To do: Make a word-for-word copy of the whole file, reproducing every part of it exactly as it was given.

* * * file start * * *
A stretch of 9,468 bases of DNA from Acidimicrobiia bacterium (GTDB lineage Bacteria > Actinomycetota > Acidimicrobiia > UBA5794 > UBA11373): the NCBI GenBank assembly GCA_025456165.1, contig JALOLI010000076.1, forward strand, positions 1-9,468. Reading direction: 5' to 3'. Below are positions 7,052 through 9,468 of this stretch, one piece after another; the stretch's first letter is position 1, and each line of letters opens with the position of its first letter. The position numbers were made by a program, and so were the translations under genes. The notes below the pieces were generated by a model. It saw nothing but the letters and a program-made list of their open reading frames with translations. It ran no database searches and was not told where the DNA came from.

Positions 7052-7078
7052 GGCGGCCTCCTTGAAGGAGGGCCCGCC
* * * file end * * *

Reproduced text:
A stretch of 9,468 bases of DNA from Acidimicrobiia bacterium (GTDB lineage Bacteria > Actinomycetota > Acidimicrobiia > UBA5794 > UBA11373): the NCBI GenBank assembly GCA_025456165.1, contig JALOLI010000076.1, forward strand, positions 1-9,468. Reading direction: 5' to 3'. Below are positions 7,052 through 9,468 of this stretch, one piece after another; the stretch's first letter is position 1, and each line of letters opens with the position of its first letter. The position numbers were made by a program, and so were the translations under genes. The notes below the pieces were generated by a model. It saw nothing but the letters and a program-made list of their open reading frames with translations. It ran no database searches and was not told where the DNA came from.

Positions 7052-7078
7052 GGCGGCCTCCTTGAAGGAGGGCCCGCC